It almost makes me want to be a vegetarian.

Stories in last Sunday’s newspaper went into exquisite detail about the recall of ground beef sold by Hannaford after a number of people got sick with a drug-resistant strain of Salmonella.

People began getting sick in early October. Up to 20 people were infected; eight were hospitalized. One, Danielle Wadsworth, from Lewiston, spent three days in the hospital after eating tacos made by her boyfriend on Oct. 30. She lost two weeks of work.

Hannaford didn’t start recalling the tainted burger until Dec. 15, when U.S. Department of Agriculture Food Safety and Inspection Service officials showed up at Hannaford distribution centers in Maine and New York. That’s roughly two months after the first person got sick.

Most of the story focused on Hannaford’s record-keeping, or lack thereof. It seems that when beef arrives at the stores, it comes in large tubes of roughly ground beef. This is ground into finer hamburger and then combined with ground up trimmings from prime cuts. “Trim” may also include “pink slime,” ammonia-treated offal that has been in the news recently.

Records are kept at the grinder showing where the coarse-cut meat comes from, but there were no corresponding records about where the trim came from. Worse, grinders were not cleaning the equipment from one batch to the next, so it was impossible to know for sure which might have been infected.

Hannaford has since mended its ways, now keeping track of each kind of meat and washing its grinders. If there were another contamination, Hannaford should be able to determine its source and go after the supplier.

That protects Hannaford. It does not protect the consumers, who are just as likely to get sick now as they were in October. There was nothing in the story about how we can stop contaminated food from getting on supermarket shelves in the first place.

And, in the scheme of things, this was just a tiny event. Every year, the story said, 48 million Americans get sick from contaminated food; 128,000 are hospitalized, and 3,000 die. The particular type of salmonella that infected Hannaford beef sickens about 1 million Americans each year, of which 19,336 are hospitalized and 378 die.

Meat production in the U.S. — beef, pork, chicken — is pretty much industrialized. Large numbers of animals are confined in small spaces, fed antibiotics and feed that make them grow faster. Their brief unhappy lives end in assembly line slaughterhouses. Their parts are shipped all over the country. And, in the case of beef and chicken, their final packaging is given a dose of carbon monoxide to keep it looking fresh.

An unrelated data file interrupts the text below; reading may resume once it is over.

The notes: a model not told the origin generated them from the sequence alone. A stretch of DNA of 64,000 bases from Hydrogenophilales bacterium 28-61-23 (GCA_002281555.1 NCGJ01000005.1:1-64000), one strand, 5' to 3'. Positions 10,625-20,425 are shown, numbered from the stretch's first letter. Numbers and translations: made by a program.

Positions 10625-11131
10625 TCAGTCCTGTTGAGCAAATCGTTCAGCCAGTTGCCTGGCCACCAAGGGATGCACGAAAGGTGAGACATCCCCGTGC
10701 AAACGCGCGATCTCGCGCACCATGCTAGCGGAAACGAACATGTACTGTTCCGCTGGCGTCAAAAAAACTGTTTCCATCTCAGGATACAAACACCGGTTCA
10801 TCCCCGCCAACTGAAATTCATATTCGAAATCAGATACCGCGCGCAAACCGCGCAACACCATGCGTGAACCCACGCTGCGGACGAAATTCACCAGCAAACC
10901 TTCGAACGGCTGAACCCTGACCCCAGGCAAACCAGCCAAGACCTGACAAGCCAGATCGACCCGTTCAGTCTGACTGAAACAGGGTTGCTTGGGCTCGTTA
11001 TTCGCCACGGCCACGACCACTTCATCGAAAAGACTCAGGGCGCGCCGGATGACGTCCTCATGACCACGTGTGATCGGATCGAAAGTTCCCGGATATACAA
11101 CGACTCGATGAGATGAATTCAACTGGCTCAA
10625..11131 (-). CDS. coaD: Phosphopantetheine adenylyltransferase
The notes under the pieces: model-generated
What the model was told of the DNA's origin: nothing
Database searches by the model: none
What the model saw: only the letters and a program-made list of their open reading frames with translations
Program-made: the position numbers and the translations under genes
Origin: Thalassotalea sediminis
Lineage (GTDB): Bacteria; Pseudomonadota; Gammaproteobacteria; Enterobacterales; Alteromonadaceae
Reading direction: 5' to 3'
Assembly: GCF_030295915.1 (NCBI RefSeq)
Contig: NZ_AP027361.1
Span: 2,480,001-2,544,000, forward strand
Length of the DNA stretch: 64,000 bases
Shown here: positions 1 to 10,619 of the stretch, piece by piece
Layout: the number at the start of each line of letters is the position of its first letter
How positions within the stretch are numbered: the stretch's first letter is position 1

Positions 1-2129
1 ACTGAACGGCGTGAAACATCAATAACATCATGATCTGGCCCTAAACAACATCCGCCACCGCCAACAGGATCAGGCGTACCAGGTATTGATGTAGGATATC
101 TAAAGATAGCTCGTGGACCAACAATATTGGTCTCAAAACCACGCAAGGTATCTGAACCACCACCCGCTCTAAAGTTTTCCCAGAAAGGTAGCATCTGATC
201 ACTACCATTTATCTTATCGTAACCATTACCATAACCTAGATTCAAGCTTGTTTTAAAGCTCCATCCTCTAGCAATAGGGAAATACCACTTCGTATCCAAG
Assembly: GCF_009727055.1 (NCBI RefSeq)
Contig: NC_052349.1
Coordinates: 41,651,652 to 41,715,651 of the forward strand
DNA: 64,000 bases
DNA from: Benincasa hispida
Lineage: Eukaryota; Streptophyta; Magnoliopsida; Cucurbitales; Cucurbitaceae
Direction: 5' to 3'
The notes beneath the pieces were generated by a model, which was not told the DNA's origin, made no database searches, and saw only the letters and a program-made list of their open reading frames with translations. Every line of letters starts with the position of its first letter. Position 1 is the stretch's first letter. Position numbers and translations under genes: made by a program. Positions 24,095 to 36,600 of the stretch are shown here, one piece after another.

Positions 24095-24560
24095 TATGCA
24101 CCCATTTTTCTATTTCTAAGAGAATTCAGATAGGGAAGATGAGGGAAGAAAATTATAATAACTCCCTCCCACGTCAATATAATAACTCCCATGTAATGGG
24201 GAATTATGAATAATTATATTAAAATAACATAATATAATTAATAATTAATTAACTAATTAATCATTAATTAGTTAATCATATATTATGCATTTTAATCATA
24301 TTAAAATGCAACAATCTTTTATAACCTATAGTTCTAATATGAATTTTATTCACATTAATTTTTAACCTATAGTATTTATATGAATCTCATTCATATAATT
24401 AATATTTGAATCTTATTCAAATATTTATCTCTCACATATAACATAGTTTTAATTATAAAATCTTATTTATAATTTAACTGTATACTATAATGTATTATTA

I’m not a vegetarian, not yet, but I haven’t bought an ounce of meat at a supermarket in 10 years. Why gamble with your health? Here’s how to stay away from industrial meat:

* Raise your own chickens. I’ve got 50 layers, but anyone can start smaller. The eggs are great, and when the layers get to three years or so, they go in the freezer, They make the best stews and soups, but don’t try to fry or bake.

* Buy a whole pig from a neighbor who raises them or buy from someone who sells by the half or quarter. Nearby Foggy Moon Farm — Tom and Judy Abbott — was my last source of sausage and bacon.

* Raise your own beef, or buy a side from someone who does. I’ve done both, and this year my major supplier is Oaklands Farm in Gardiner, where Logan Johnston and Phyllis Gardiner raise grass-fed beef.

* Try other meats. I was surprised at the good taste and texture of goat meat the first time I tried it. Moose and venison occasionally come my way. Dragon Fly Farm in Dresden produces great-tasting pepperoni and chorizzo sausage from goat meat.

* Stay far away from junk food restaurants. All they have is industrial meat. They are a big reason why our meat industry is in its current unhealthy state.

* Do without. It hasn’t killed me to not have a daily ration of beef, chicken, or pork. Last week, most of my meals were from vegetables grown on this farm.

No one forces us to buy industrial meat. We volunteer for it and then we sue everyone in sight after we get sick.

That’s not what good food, or good health, is all about.

Denis Thoet owns and manages Long Meadow Farm in West Gardiner. www.long